Would you support a fuel tax increase to repair Canadian roads?
March 1, 2008
BOWMANVILLE, Ont. - A recent report by the National Surface Transportation Policy and Revenue Study Commission may have drivers in the US paying as much as 40 cents more per gallon in fuel taxes to he...
BOWMANVILLE, Ont. – A recent report by the National Surface Transportation Policy and Revenue Study Commission may have drivers in the US paying as much as 40 cents more per gallon in fuel taxes to help fund infrastructure improvements.
A mere month later, an unrelated Ontario-based study, put together by an alliance composed of management and labour groups in the construction industry, called for a range of new municipal taxes – including road tolls and fuel taxes – in order to fund road and public transit systems, reduce traffic congestion and cut greenhouse gas emissions in the province.
Included in the study is a suggestion that tolls should be higher for vehicles that cause relatively more road damage, travel longer distances, travel in peak-demand hours, and/or produce higher emissions, meaning long-haul truck drivers would likely experience the highest tolls (for the full story, see this month’s cover).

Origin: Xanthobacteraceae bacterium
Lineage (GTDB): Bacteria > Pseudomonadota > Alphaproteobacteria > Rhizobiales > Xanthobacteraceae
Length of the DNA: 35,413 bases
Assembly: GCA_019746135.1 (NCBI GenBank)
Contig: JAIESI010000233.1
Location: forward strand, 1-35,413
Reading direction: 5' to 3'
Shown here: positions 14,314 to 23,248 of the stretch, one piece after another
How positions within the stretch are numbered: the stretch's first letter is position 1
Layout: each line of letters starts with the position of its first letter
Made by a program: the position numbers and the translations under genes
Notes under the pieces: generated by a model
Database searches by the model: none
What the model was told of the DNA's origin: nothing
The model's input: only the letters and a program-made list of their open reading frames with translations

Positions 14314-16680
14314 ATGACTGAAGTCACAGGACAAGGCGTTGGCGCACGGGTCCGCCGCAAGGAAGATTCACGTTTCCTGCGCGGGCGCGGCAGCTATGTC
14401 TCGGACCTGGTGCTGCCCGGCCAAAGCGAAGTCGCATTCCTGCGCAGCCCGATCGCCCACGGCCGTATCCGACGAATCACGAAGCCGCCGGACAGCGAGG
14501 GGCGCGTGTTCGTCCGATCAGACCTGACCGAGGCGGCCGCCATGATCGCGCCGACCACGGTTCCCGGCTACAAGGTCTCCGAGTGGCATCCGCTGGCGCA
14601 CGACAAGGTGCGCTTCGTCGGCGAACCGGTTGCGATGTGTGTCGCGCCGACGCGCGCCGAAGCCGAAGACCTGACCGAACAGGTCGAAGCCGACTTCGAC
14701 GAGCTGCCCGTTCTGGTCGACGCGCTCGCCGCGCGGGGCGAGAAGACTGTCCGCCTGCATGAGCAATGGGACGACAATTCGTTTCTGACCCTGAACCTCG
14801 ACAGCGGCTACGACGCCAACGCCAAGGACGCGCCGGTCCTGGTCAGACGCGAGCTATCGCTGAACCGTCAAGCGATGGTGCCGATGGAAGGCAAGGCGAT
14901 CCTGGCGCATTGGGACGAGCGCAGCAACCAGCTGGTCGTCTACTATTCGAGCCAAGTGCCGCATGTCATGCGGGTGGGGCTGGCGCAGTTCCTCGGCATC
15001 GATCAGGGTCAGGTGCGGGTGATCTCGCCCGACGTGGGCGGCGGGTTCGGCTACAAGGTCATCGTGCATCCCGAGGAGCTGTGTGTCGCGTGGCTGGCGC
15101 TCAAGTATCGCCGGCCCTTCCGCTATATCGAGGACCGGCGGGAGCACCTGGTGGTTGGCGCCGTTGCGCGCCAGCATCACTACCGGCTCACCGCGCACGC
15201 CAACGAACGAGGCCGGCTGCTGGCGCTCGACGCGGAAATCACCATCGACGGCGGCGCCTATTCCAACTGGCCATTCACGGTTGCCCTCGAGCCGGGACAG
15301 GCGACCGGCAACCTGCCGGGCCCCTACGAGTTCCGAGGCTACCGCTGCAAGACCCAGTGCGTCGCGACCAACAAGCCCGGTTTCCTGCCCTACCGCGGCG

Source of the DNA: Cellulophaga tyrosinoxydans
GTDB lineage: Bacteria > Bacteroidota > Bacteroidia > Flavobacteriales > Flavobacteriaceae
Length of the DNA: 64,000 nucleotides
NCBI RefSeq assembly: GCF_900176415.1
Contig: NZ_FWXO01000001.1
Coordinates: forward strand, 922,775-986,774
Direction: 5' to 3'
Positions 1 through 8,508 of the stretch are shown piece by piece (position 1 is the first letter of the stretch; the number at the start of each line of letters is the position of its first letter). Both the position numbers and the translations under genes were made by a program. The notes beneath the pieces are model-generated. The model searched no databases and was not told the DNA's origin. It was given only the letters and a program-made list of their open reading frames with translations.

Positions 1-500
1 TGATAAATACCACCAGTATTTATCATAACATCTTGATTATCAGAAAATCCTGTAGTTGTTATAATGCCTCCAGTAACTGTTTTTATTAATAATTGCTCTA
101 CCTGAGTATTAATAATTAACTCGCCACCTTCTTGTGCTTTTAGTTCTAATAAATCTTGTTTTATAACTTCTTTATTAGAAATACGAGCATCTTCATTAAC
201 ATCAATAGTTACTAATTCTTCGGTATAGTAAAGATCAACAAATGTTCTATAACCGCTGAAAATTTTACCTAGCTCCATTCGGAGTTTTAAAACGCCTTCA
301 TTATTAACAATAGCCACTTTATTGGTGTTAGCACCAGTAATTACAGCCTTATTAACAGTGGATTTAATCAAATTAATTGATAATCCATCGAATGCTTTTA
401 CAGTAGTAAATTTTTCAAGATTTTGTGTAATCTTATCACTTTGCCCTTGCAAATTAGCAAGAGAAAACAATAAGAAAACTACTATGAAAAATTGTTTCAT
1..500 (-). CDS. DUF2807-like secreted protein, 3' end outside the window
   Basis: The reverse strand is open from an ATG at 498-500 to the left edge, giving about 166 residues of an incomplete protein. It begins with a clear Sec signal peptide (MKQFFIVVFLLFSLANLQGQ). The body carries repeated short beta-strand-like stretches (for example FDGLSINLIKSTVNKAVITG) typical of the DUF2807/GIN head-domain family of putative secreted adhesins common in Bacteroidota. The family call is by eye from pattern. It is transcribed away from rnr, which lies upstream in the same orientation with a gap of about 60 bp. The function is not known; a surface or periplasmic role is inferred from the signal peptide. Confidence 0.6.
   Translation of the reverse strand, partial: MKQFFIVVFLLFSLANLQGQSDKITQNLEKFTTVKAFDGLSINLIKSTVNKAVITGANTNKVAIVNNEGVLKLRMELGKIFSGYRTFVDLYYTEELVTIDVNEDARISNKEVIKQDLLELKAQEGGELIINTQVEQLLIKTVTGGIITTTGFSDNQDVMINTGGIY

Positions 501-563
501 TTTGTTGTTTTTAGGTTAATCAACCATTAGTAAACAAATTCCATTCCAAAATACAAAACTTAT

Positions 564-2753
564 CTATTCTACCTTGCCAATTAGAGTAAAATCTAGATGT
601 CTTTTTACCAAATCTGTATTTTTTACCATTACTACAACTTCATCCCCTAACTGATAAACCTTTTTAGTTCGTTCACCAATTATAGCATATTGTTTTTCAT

But would truckers stand for such an increase?
Truck News stopped by the Fifth Wheel Truck Stop in Bowmanville, Ont. to see if drivers would be willing to pay more for fuel if they could be guaranteed a smooth ride.
• Joe Lytle, an owner/operator with Buckham Transport in Peterborough, Ont., said he wouldn’t be in favour of an increase in taxes because it would put a lot of smaller companies out of business.
When asked where the government should looking for funding to pay for infrastructure upgrades, he simply said, “That’s their problem.”
• Joe Bradley, a driver with Summertime Express in Mississauga, Ont., said he would be for an increase “because some of the roads are just terrible.”
However, the 25-year veteran admits he wouldn’t be willing to pay much more than 10 cents extra per litre.
Darren Tryan, a driver with XTL Transport based out of Toronto, says that competitively it wouldn’t make much of a difference if the US raised federal fuel taxes because Canada is paying more than the US for fuel right now anyways.
He also said a 40 cent per gallon increase like the one proposed by the US commission would be unnecessary in Canada, because US roads are so much worse.
“In Canada, we actually have good roads,” he says. “We know how to build roads up here.”
Lyle Priddle, a 44-year veteran driver with Cambridge, Ont.-based Challenger Motor Freight, says imposing additional taxes probably won’t do much other than kill the economy.
“I don’t think it’s going to make the roads any safer,” he said, adding that well-cared for US roads often become privatized anyways.
“The truckers will pay the extra no matter what and it will get passed right down to the consumer.”
• Bill Foley, a driver for Detox Environmental in Bowmanville, Ont., says a big surge in fuel costs in the US alone could hurt crossborder trucking.
That aside, he thinks truck drivers already pay enough money towards fuel taxes.
“How much more can they take from us? There’s no money really to be made in the trucking industry anyway,” he admits.
“They keep taking more money from us, the trucking industry, because they know they can.”